When you add salt to ice it melts. Why? The melting occurs because the salt molecules sneak in between the water molecules and this increases the distance between the water molecules. By making them farther apart than it would at that temperature they now behave as a liquid. Sugar has a similar effect.
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Plants evolved to concentrate salt and sugar in their cells as a protection from ice forming inside cells during winter. Ice kills cells because it forms crystals that take on a spiky shape with sharp points (think snowflake) piercing the cell wall and emptying its contents. Salt and sugar do not permit the ice to form from near freezing temperatures to about 24*F.
Rounded ice crystal inside cell – Thank you Science Direct !!!
In colder temperatures, the salt and sugar combination can no longer prevent ice formation, but do affect the shape of the ice crystal – making it grows in a spherical or round shape. If ice now forms, when it presses against the cell wall it does not pierce it.
At subfreezing temperatures, like in the arctic, most plants evolved to dehydrate almost totally. They become papery and void of most moisture. This enables them to survive until warmer temperatures prevail again. In addition, because free water (without salt or sugar) is only found outside the cell, ice forms between cells not inside them. Plant Specialists Design Team will many times use alpine plants for terraces on high floors of a skyscraper!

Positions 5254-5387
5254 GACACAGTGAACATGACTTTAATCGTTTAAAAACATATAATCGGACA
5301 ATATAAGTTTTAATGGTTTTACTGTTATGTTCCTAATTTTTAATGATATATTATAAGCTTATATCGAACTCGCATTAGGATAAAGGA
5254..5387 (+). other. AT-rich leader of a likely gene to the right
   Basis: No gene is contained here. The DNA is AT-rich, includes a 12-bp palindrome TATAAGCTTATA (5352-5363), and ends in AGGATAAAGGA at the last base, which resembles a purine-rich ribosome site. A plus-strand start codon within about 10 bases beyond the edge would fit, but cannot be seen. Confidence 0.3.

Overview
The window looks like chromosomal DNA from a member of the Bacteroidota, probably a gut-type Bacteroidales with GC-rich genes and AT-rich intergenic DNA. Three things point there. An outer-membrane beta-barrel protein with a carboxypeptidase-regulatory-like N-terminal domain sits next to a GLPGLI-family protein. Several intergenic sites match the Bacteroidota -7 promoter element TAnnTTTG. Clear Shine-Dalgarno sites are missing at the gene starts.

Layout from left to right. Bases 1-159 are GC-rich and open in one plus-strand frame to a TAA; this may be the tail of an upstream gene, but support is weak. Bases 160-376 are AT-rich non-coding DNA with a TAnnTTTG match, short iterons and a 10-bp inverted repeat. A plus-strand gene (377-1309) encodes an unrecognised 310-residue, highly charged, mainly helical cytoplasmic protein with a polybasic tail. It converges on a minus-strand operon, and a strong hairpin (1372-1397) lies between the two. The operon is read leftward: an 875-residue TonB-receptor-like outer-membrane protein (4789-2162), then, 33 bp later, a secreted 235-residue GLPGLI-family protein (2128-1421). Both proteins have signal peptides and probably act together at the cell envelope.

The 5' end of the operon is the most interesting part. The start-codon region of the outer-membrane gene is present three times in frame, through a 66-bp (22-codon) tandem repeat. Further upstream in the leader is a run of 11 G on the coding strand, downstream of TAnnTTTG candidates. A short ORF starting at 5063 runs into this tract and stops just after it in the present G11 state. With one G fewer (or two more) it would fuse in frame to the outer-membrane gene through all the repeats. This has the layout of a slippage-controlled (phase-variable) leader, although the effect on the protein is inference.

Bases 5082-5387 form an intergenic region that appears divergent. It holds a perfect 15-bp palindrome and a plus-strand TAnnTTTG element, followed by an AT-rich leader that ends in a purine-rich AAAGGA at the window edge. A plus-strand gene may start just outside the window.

This adaptation to concentrate sugars and salts divides those plants that are temperate from those that are tropical. It also segregates them into what we call zones. The more sugar and salt a plant cell can concentrate inside it cells, the hardier it is, and the lower the zone we can plant it in. Did you know ?– we at Plant Specialists discovered many years ago that every 50 floors up a tall skyscraper is almost another drop in hardiness zone !!!
Thank you Temperate Climate Permaculture !!!
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Plants also produce a natural anti freeze molecule made of oxalic acid as a crystal we call raphides. They interrupt the ice forming capacity of water but are also part of the plants defense system. They cause burning and blistering if ingested.
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Written by our resident horticulturalist Peter Morris – BSc.MSc.MBA